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Ren Descartes and the contemporary philosophy (Essay Sample)

The following is a quote from Bertrand Russell, an important 20th C philosopher. He is discussing the nature of philosophy. The man who has no tincture of philosophy goes through life imprisoned to the prejudices derived from common sense, from the habitual beliefs of his age or his nation...To such a man the world tends to become definite, finite, obvious; common objects rouse no questions and unfamiliar possibilities are contemptuously rejected. As soon as we begin to philosophize, on the other hand, we find...that even the most everyday things lead to problems to which only very incomplete answers can be given. Philosophy, though unable to tell us with certainty what is the true answer to the doubt which it raises, is able to suggest many possibilities which enlarge our thoughts and free them from the tyranny of custom. Thus, while diminishing our feeling of certainty as to what things are, it greatly increases our knowledge as to what they may be; it removes the somewhat arrogant dogmatism of those who have never travelled into the region of liberating doubt and it keeps alive our sense of wonder by showing familiar things in an unfamiliar aspect. So, think about what Russell has to say about philosophy and think about Descartes' philosophy. Is Descartes's philosophy exemplary of philosophy as described by Russell? Why or why not? Answering this why will generate your paper. Obviously, there are many , many things one might say. You will need to consider an assortment of reasons, why or why not, and then select one or two that you think make the best case for your claim. These need to be specific reasons that allow you to show that you understand text, understand method, understand Descartes' project. source..

Ren Descartes and the contemporary philosophy
Ren Descartes and the contemporary philosophy
Rene Descartes is regarded as one of the most inspiring western philosophers. In his lifetime, he was regarded as a very bright mathematician, original physicist and a physiologist. However his most remarkable ideas to which he is remembered to date are philosophy centuries (Hacker, 1999). Descartes tried to regenerate philosophy in different manner, while refuting the ideas of the Aristotelian and Scholastic traditions (Rene, 2005). The latter were widely famous in the medieval period. His most widely accepted philosophical ideas include the hyperbolic doubt method and argument where he argued that, although he doubts many things and questions their existence and reason for existence he cannot doubt that he exists (Dennis, 1996).
Thus, the only thing Descartes believed was that he existed, and he never accepted the authority of other thinkers that preceded him neither the generalizations made from his own sense (Rene, 2005). Russell notes that if a man was to be regarded as philosophical, he must endeavor to redeem himself from the imprisonment derived from the belief of common sense, including the beliefs of his own age and nation (Dennis, 1996). He must question the truth in them and their application and relevance to life. Thus Descartes was guided by the idea that, in the search of the real foundation for philosophy, if anything could be doubted, it then must be rejected and studied further.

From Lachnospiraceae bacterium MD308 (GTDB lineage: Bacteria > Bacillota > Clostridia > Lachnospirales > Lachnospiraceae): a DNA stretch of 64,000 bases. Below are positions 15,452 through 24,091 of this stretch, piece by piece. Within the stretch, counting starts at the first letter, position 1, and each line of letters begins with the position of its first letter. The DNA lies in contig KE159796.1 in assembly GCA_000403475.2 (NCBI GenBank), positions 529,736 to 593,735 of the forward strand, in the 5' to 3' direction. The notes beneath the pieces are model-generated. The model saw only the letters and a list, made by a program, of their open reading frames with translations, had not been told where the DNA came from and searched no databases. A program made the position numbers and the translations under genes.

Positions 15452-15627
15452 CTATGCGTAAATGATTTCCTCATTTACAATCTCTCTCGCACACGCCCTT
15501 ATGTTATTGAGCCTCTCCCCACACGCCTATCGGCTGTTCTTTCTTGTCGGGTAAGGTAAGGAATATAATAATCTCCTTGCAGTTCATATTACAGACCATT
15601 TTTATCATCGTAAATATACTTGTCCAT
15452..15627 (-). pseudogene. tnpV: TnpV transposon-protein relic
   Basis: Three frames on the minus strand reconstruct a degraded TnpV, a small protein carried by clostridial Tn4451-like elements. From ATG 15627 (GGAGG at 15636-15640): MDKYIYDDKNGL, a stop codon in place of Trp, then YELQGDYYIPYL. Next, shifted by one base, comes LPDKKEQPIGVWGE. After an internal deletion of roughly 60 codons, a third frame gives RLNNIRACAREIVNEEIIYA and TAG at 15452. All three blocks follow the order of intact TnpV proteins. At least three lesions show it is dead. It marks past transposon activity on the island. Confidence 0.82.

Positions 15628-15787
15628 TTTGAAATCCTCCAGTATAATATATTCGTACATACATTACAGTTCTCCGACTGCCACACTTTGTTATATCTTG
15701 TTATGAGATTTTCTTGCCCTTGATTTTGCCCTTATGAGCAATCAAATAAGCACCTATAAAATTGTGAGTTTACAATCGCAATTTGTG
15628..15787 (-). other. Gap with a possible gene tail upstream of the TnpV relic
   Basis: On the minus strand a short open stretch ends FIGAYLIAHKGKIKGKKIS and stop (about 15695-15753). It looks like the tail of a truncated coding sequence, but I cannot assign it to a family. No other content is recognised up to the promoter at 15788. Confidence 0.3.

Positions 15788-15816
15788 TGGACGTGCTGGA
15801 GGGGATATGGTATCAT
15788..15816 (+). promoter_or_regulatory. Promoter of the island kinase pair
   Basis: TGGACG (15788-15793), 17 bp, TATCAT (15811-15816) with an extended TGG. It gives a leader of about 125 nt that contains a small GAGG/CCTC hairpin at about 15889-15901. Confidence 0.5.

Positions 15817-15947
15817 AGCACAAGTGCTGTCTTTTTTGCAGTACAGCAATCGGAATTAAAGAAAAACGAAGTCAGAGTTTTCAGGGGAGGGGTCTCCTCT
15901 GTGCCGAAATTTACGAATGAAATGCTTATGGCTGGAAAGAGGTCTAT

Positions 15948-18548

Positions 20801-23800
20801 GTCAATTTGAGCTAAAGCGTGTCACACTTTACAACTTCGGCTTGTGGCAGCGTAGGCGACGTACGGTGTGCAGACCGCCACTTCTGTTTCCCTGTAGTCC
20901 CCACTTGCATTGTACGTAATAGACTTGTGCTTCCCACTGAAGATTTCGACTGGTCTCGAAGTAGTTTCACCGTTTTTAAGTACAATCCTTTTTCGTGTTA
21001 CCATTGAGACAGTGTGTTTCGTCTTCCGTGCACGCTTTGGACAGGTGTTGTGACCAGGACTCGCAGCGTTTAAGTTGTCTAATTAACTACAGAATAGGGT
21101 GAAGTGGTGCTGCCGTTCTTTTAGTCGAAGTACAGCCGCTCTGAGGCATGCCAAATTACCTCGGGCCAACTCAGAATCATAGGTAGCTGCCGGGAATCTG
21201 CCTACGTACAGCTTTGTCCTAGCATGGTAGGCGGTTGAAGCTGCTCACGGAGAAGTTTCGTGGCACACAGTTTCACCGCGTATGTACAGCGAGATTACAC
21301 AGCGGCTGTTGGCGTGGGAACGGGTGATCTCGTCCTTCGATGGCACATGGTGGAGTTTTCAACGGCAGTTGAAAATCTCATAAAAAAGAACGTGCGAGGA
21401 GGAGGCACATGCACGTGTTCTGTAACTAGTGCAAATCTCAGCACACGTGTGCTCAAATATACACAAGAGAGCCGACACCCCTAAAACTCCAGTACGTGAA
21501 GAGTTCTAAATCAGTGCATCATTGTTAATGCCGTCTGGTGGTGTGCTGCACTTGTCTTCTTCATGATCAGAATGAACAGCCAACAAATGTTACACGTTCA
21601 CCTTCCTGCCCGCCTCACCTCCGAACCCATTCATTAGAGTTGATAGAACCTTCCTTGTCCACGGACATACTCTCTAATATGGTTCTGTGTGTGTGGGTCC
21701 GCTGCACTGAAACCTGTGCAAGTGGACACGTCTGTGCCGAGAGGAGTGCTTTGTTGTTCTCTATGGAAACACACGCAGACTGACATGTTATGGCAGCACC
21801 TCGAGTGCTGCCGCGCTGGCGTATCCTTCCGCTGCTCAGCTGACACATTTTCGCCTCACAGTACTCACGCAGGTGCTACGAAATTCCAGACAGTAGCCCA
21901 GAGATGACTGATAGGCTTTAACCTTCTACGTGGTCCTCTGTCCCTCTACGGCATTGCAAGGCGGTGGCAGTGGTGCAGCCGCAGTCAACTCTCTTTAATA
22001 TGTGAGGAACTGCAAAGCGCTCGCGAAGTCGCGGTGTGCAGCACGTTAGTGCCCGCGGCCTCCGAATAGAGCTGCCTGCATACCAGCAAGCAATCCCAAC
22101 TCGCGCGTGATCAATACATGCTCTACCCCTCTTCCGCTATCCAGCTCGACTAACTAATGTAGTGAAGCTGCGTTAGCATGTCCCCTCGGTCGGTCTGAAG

Descartes philosophy focused on fully integrating philosophy with the merging sciences, and he attempted to change the relationship between philosophy and theology. The emerging trends in his work made him very popular (Hacker, 1999). As Russell argues, a man who had no desire or the slightest glimpse of philosophy accepts every explanation offered without further questioning (Rene, 2005). However, if such a man philosophizes, the most obvious things in life become problematic and questions are generated from the most unthinkable aspects (Rene, 2005). Descartes was complete description of the latter, with his undoubtedly questioning of every aspect, most renowned for his Cogito, ergo sum, that translates to "I think, therefore I am."
He only chose to trust what is accepted beyond any iota of doubt, and is clearly seen (Rene, 2005).
However, the striking difference between them and Descartes was that, he made mathematics the foundation of all sciences. He doubted all things that were earlier recorded and destined to find the truth himself. With such a view, Descartes seemed to do away with the layers of any doubt and other opinions that could have obscured his search for the truth (Dennis, 1996). He continually criticized all traditional methods that were advanced by earlier philosophers, a characteristic identified with other philosophers of the time such as Francis Bacon and Galileo (Rene, 2005)....
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